July 30, 2007
The historic CNN/YouTube Democratic presidential debate took place this
week, and represented a refreshing change of pace from the monotonous
debates that had marked the primary season thus far.
Its unique format – regular folks submitting questions via YouTube,
answered live by the candidates – got away from the monotony of the sort
of boring debate season that, for the first time ever, seems to have
most political junkies bored a year-and-a-half before the actual vote.
It also showed how candidates think on their feet, an important skill
for any president.
Was it a gimmick? Sure it was. There were lots of musical bits, and the
candidates even took a question from a pair of animated polar bears. But
this out-of-left-field, Web 2.0-based idea was a refreshing addition to
the political year – much better for the republic than the videos of
candidate gaffes that had been YouTube's primary contribution to
politics thus far.
But if the debates must revolve around a gimmick, why stop there? Here
are some other ideas:
1.) Debate Match play. Is there anyone following this election who
wouldn't prefer to see a one-on-one debate between Hillary Clinton and
Barack Obama, as opposed to the weekly cattle-calls that the debates
have been thus far?
Sure, there's nothing wrong with some of the debates including every
candidate, but why not set up occasional clashes between only two
candidates? Not only would it be supremely entertaining, and cut out a
lot of the noise of those running without a prayer for the presidency,
but it would help prepare the candidates for general-election debates.
How about Hillary/Barack this week, followed by Edwards/Hillary next
week, and so on? Heck, even a level-headed vs. nutso clash between
Hillary and Dennis Kucinich might be preferable to the usual
2.) Interleague play. Speaking of preparing for the general election, is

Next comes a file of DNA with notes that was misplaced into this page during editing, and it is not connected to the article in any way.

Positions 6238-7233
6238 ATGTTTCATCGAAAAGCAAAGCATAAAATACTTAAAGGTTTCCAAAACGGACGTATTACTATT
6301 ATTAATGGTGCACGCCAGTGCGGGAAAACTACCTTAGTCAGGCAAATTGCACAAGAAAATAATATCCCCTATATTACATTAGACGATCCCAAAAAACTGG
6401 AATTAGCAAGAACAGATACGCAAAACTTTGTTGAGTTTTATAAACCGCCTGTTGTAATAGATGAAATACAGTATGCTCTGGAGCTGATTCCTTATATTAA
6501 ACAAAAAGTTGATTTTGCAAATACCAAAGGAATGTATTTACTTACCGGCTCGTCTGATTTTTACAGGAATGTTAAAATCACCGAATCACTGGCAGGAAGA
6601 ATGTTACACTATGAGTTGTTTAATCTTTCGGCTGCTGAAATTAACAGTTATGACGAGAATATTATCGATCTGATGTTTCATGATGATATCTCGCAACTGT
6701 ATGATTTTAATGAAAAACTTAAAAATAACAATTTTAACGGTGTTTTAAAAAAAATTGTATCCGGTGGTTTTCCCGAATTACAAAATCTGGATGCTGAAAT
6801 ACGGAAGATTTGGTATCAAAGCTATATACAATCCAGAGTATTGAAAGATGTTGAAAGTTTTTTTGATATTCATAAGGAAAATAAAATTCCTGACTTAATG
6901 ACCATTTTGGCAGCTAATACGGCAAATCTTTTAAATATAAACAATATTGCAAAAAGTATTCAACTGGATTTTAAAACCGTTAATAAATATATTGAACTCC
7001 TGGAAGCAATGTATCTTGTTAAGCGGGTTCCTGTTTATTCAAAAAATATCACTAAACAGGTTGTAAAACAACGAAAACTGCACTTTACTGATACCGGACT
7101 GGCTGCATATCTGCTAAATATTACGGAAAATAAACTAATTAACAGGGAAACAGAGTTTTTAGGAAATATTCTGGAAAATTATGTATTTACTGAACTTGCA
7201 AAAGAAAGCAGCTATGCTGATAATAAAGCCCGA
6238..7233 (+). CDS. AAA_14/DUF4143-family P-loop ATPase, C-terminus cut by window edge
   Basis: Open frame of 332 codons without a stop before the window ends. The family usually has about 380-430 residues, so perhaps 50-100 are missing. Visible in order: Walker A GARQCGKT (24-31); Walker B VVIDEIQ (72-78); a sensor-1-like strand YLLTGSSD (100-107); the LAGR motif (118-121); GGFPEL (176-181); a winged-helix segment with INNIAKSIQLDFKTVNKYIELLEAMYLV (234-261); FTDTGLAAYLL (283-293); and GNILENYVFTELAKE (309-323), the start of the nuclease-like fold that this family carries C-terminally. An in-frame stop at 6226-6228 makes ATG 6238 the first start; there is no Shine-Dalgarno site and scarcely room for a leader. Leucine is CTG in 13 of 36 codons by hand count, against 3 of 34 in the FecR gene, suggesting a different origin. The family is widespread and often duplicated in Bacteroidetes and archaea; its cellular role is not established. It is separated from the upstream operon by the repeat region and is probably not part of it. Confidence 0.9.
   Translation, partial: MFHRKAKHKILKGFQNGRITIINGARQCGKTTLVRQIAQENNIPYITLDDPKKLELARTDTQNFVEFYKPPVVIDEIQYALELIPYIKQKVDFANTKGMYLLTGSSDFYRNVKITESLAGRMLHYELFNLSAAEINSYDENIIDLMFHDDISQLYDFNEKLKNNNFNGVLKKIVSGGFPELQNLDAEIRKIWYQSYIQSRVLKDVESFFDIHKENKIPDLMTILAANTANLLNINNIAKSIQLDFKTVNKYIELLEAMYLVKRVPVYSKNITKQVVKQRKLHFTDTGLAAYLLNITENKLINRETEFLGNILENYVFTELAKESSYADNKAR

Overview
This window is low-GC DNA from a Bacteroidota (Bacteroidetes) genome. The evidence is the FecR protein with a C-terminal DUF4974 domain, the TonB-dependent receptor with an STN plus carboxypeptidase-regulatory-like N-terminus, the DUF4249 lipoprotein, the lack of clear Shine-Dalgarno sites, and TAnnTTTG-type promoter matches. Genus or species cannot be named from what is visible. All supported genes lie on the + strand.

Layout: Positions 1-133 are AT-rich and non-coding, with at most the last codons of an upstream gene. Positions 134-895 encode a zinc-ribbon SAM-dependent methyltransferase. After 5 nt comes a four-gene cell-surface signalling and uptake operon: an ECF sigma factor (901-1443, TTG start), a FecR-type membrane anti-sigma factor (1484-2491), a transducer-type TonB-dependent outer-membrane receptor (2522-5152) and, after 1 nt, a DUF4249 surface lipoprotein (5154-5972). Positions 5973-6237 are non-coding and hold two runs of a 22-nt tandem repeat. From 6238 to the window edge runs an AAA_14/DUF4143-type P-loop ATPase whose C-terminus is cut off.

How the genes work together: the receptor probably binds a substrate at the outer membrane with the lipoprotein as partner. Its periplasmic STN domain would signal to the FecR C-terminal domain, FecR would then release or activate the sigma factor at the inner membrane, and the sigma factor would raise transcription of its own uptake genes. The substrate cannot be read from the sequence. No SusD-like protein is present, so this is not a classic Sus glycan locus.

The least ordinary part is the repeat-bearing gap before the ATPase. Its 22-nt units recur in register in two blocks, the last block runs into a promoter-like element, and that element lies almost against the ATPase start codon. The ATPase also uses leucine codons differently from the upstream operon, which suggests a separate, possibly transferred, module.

there any good reason the primary candidates' debates are segregated by
party? Why should the first year of the now-two-year election season be
taken up by 10-candidate scuffles in which the participants either agree
or disagree by slight degrees on most issues?
I don't see what the problem would be with putting some or all of the
candidates of both parties in the same debate. Not only would we
get, you know, actual arguments, but primary voters would get a preview
of how their candidate would handle combat with the opposite party in
the general election.
Yes, this might require waiting until the herd has been thinned a bit.
But who wouldn't want to watch a free-for-all with Clinton, Obama,
Edwards, Romney, Giuliani, and McCain, all on one stage? Romney, in
particular, would have to shift back and forth from conservative to
moderate and back literally by the minute, as opposed to by the election
And yes, I realize this is a bit contrary to tradition. But that's what
they said about interleague play in baseball, before it was introduced
in the mid '90s. And that system – which has led to increased attendance
and exciting matchups every year – has been a rousing success. Remember
how fun the California recall debates were?
3.) The Royal Rumble Debate. Michael Currie Schaffer, writing on the New
Republic's web site last month, brought up the bipartisan primary debate
idea, suggesting that the parties "learn from Wrestlemania" in setting
up their debate format. This got me thinking of an even more radical
idea, also derived from pro wrestling – The Royal Rumble Presidential
Here's how it works: the candidates draw numbers from a hat. The first
two begin debating one-on-one, and every two minutes, another candidate
enters the stage. When a candidate is found to have been thoroughly
out-argued on a point (as determined by moderators Jim Lehrer, Chris
Matthews and Jerry "The King" Lawler), he/she is eliminated. The debate
continues until only one candidate remains, and that man (or woman) is
I know the odds of this ever occurring are roughly equal to those of
Mike Gravel's being elected president. For one thing, it's not too
likely either party will take ideas from the WWE, post-Chris Benoit. But
tell me it wouldn't be more fun, draw higher ratings, and give us a
better idea of who would make the best president than any of the formats
that have been tried so far. And it might even encourage candidates to
avoid BS answers to every question (no, Mayor Guiliani, there's no
reason to mention 9/11 when the question is about whether you favor
I implore the two parties to give serious consideration to these
proposals. Perhaps, by 2012, we'll all wonder how we followed politics
before the Royal Rumble Debate. After all, at this time in the last
election, none of us had even heard of YouTube.
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